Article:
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In-hospital complications and mortality in ST-elevation myocardial infarction (STEMI) patients declined from 2008 to 2014

Session Poster Session 3 - ST Elevation Acute Coronary Sydrome

Speaker Andreja Sinkovic

Event : Acute Cardiovascular Care 2018

  • Topic : coronary artery disease, acute coronary syndromes, acute cardiac care
  • Sub-topic : Acute Coronary Syndromes – Epidemiology, Prognosis, Outcome
  • Session type : Poster Session

Authors : A Sinkovic (Maribor,SI), M Marinsek (Maribor,SI), F Naji (Maribor,SI), V Kanic (Maribor,SI), A Markota (Maribor,SI)

Authors:
A Sinkovic1 , M Marinsek1 , F Naji1 , V Kanic1 , A Markota1 , 1University Medical Centre Maribor - Maribor - Slovenia ,

Citation:
European Heart Journal Supplement ( 2018 ) 7 ( Supplement ), S219

Background: Primary percutaneous coronary intervention (PPCI) is the leading reperfusion strategy in our institution for more than a decade in patients with ST-elevation myocardial infarction on ECG (STEMI). Novel antithrombotic drugs within the last few years promised to improve prognosis of STEMI patients after PPCI even further.
Purpose: To compare clinical outcomes between STEMI patients, admitted in 2008 and 2014.
Methods: We retrospectively included 291 STEMI patients, admitted in 2008 and 274 STEMI patients, admitted in 2014. We compared their clinical data, the use of PPCI and novel antithrombotic drugs, in-hospital complications and in-hospital, 30-day and 6-month mortality. In-hospital complications were acute heart failure (classes II-IV by Killip-Kimbal classification), arrhythmias, bleedings, reinfarctions, in-stent thromboses and acute kidney injury.
Results: Between STEMI patients, admitted in 2008 and 2014, we observed nonsignificant differences in mean age (63.9±13.4 years vs 64.6±12.8 years), in the incidence of smoking (31.9% vs 28.1%) and of prior diabetes (21.6% vs 19.7%), but significantly increased incidence of arterial hypertension (49.6% vs 58.8%, p < 0.05) and of prior myocardial infarction (1.4% vs 12.4%, p < 0.05). The use of PPCI increased only nonsignificantly from 2008 to 2014 (90% vs 90.9%), but the use of PPCI increased significantly within the first 3 hours of STEMI (23.4% vs 33.6%, p = 0.01), but nonsignificantly within the first 6 hours (50.8% vs 54%) and 12 hours (63.9% vs 66%) of chest pain.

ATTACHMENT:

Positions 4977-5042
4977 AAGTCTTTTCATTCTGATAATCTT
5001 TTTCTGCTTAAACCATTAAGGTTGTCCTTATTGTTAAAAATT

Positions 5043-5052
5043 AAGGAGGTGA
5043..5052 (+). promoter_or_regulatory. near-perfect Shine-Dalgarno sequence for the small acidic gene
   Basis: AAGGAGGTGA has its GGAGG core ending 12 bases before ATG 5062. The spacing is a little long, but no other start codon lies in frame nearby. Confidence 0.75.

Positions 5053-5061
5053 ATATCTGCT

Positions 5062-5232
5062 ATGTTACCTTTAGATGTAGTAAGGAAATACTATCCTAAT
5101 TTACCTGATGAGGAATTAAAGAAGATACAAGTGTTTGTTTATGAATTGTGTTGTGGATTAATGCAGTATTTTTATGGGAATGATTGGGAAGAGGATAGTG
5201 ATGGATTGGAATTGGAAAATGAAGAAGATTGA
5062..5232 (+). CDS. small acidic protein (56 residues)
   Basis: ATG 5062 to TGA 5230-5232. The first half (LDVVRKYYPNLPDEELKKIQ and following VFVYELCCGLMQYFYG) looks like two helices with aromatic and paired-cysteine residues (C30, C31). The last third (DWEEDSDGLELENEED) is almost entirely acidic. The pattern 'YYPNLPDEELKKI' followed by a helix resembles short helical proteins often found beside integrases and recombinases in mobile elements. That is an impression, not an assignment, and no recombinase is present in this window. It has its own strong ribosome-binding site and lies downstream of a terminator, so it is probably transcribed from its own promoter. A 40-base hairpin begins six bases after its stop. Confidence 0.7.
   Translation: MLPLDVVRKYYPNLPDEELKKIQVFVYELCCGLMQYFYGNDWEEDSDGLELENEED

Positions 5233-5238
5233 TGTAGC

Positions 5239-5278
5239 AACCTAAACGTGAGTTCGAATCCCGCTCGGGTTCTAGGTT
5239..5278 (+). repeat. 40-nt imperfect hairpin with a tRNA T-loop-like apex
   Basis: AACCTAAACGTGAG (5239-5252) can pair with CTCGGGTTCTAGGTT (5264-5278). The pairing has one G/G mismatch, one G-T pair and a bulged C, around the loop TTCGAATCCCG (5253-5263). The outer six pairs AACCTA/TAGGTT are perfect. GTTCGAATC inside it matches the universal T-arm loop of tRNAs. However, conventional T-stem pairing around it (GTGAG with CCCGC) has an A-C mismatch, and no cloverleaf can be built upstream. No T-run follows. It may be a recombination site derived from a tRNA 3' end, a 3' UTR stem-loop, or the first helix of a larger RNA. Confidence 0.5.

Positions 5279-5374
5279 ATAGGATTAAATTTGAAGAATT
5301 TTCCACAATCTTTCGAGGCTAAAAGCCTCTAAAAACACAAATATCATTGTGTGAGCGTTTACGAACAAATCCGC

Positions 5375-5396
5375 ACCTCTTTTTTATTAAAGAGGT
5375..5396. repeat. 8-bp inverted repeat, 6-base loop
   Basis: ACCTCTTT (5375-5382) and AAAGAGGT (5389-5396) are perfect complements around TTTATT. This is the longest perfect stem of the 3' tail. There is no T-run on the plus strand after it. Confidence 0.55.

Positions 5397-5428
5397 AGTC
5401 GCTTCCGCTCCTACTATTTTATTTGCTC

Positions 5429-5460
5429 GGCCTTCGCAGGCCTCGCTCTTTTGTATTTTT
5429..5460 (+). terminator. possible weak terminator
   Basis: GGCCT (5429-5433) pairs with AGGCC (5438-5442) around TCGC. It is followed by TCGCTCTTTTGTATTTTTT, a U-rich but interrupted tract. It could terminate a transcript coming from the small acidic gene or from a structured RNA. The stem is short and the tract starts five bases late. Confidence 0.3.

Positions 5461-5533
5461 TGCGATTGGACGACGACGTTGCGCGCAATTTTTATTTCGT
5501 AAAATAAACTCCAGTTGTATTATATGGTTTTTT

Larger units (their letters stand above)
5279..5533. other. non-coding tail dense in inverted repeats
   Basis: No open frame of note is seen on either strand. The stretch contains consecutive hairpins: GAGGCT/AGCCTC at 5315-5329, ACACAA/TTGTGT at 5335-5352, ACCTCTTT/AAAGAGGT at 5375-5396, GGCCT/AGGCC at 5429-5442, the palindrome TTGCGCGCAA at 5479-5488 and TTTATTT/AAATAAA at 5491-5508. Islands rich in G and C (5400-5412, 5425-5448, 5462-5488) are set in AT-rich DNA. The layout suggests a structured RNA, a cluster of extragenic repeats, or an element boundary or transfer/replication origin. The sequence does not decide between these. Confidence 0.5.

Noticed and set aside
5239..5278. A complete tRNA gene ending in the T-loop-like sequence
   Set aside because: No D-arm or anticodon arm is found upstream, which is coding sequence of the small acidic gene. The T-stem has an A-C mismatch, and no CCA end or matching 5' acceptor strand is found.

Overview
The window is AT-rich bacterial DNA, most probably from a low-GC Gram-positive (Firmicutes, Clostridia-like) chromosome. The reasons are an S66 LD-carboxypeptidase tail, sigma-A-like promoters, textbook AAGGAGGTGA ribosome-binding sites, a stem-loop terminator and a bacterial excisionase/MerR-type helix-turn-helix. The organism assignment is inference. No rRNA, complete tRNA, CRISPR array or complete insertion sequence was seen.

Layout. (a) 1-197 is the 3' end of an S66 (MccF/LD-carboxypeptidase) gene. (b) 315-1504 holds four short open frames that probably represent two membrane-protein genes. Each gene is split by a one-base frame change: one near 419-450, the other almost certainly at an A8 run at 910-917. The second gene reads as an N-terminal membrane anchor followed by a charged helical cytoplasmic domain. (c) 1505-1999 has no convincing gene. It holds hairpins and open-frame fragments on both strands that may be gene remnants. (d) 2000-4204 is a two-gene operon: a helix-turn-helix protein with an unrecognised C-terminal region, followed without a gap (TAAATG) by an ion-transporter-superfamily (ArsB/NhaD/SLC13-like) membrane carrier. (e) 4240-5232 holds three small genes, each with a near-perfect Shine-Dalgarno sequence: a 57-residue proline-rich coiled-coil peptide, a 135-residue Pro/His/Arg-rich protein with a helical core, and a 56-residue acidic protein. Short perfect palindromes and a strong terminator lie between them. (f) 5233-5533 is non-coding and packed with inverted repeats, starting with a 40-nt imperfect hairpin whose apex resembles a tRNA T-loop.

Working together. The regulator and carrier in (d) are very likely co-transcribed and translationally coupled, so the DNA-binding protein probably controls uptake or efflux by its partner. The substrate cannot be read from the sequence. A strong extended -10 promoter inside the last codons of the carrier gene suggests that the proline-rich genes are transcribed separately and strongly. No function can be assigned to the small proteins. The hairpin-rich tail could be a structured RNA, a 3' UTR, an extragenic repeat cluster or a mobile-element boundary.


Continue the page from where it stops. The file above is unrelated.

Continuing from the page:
From 2008 to 2014 the insertion of stents increased significantly (76.9% vs 84.3%, p < 0.05), the use of clopidogrel significantly decreased (91.4% vs 12.8%, p < 0.05), but the use of prasugrel (0.7% vs 29.9%, p < 0.001) and of ticagrelor (0 vs 51.5%, p < 0.001) significantly increased. From 2008 to 2014 the use of heparins (89% vs 75.2%, p < 0.001) and glycoprotein receptor inhibitors IIb/IIIa (90% vs 33.6%, p < 0.001) decreased significantly, the use of bivalirudin significantly increased (0% vs 22.3%, p < 0.001).
From 2008 to 2014 we observed a significant decrease of in-hospital heart failure (32.6% vs 18.9%, p < 0.05), bleedings (10.9% vs 4.3%, p < 0.001), acute kidney injury (9,6% vs 4,4%, p = 0,025), a nonsignificant decrease in infection (21.3% vs 17.5%), reinfarctions (2.4% vs 0.3%, p > 0.05) and in-stent thombosis (2% vs 0.6%, p > 0.05) and nonsignificant increase of arrhythmias (34% vs 38.3) in STEMI patients. Mortality data decreased nonsignificantly – in-hospital mortality from 9.6% to 6.6%, 30-day mortality from 11.7% to 9.1% and 6-month mortality from 15.1% to 9.5%.
Conclusions: From 2008 to 2014 we observed a significant increase in the use of novel antithrombotic drugs in STEMI patients, treated by PPCI and in paralell a significant decrease of in-hospital complications such as acute heart failure, bleedings and acute kidney injury, but nonsignificant decrease in mortality data.

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